Uniquark9 is referring to this source edit as me trying to "change the name of the Mongol empire"- In 1217 a Chinese title, Da Chao (大朝; Wade Giles: Ta-ch'ao ; English: "Great Dynasty") was adopted by Genghis Khan to refer to the Mongol state, alongside Da Menggu Guo (大蒙古國 ; Wade Giles: Ta Meng-ku kuo), the Chinese translation of the Mongol name "Yeke Mongghol Ulus" (The Great Mongolian State), until Kublai Khan imposed the new name Da Yuan (大元; Wade–Giles: Ta-Yüan). This is what it said in the source : "Chinggis Khan did adopt a Chinese title called "Ta-ch'ao" 大朝 (Great Dynasty) around 1217, after the Mongols embarked on the conquest of China. This state name was in use along with Ta Meng-ku kuo until it was replaced by the new name Ta Yüan under Khubilai Khaghan" I fail to see how I tried to "change" the name of anything by adding paraphrased information from a source.
As for the Tran dynasty, I added sources which correctly noted that the Tran family originated in China and migrated to Vietnam where they continued to speak Chinese, which is confirmed by numerous western historians with credentials from well known western universities- [23][24][25][26][27][28][29][30][31]southeast asian history Professor Alexander Woodside outright refers to the Tran family founder as "Chinese"
Some people apparently uncomfortable with the fact sought to remove it, even from the Tran dynasty article itself. Uniquarck9 also apparently has a problem using civil language, he used the word "bullshit" or "bullshitting" at least three times on this talk page- Talk:Genghis Khan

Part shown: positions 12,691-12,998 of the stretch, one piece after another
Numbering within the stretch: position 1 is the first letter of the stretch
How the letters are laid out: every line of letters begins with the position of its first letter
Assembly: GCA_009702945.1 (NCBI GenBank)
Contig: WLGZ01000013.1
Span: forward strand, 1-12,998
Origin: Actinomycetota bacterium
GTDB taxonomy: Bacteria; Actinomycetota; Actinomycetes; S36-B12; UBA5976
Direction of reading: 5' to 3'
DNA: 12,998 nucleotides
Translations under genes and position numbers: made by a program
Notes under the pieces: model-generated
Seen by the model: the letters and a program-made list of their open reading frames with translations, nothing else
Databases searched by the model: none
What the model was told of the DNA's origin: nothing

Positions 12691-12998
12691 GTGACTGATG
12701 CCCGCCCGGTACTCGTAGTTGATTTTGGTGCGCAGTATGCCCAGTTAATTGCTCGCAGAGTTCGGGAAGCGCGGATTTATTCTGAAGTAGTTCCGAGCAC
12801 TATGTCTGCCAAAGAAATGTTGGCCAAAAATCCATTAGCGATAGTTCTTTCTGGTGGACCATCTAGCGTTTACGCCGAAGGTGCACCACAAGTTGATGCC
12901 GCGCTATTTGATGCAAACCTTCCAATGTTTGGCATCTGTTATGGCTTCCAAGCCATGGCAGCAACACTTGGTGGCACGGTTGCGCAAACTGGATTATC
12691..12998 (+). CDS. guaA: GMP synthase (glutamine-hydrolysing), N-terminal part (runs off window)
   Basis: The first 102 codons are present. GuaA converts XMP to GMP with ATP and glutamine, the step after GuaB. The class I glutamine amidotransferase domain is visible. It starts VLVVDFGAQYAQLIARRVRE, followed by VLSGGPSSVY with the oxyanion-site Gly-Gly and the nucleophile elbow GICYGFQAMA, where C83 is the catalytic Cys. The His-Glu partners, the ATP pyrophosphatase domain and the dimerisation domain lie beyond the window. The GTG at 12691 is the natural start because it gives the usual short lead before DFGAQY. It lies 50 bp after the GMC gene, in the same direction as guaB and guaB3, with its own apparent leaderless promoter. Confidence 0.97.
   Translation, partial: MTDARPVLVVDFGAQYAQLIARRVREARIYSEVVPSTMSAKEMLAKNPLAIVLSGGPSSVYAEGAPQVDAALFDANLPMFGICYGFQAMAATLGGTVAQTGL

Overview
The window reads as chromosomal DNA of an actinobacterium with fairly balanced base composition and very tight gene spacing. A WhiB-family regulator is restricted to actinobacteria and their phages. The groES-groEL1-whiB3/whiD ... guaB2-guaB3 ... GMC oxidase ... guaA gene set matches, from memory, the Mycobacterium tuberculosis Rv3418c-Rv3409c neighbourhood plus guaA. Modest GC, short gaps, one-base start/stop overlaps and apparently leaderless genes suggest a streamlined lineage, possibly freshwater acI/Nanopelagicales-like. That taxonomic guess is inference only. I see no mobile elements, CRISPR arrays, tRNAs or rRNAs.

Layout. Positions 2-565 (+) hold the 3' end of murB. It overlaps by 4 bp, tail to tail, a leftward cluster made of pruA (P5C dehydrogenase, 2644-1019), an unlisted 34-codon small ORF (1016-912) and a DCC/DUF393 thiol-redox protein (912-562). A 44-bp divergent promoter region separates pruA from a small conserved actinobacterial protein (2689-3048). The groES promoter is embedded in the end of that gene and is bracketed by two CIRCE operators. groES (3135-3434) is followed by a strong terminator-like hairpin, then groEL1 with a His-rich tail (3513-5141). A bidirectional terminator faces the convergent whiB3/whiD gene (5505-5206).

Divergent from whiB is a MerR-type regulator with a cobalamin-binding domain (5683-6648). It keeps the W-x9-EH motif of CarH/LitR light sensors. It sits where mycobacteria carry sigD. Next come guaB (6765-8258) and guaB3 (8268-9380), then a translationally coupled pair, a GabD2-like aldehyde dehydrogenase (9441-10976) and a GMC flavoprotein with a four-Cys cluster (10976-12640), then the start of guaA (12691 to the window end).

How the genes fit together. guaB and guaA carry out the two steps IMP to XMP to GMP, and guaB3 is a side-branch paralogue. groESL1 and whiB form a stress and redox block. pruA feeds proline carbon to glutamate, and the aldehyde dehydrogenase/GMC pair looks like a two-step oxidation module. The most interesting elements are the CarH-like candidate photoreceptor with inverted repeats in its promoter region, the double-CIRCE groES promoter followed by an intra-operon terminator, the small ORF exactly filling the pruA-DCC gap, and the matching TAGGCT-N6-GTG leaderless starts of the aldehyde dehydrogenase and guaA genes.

Also Uniquarck9 totally failed to address the reason why I brought this issue here- his repeated blanking of information from the Yuan dynasty article for absolutely no valid reason. He hasn't responded to any of the things I noted above about Karakorum, Esen Taishi, Turpan, the conquest of the Northern Yuan by the Qing and so on.
I took this conversation to User_talk:Philg88#Yuan_dynasty so everyone please respond there.Rajmaan (talk) 05:23, 10 February 2015 (UTC)

Bikram Sambat[edit]

Regarding [32], note that Nepal uses Bikram Sambat calendar. --Soman (talk) 20:18, 19 February 2015 (UTC)

@Soman: Ah, got it. Thanks - learn something everyday... --Nlu (talk) 20:21, 19 February 2015 (UTC)

You've got mail[edit]

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• ServiceableVillain 12:43, 23 February 2015 (UTC)

Canvassing: Lhasa (prefecture-level city) proposed move[edit]

You have been involved in preliminary discussions about splitting the article on Lhasa into two: one on the small city and one on the larger prefecture-level city. This is to invite you to contribute to the discussion on User talk:Aymatth2/Lhasa (prefecture-level city)#Proposed move. Please feel free to invite anyone else you feel would be interested. Thanks, Aymatth2 (talk) 23:53, 28 February 2015 (UTC)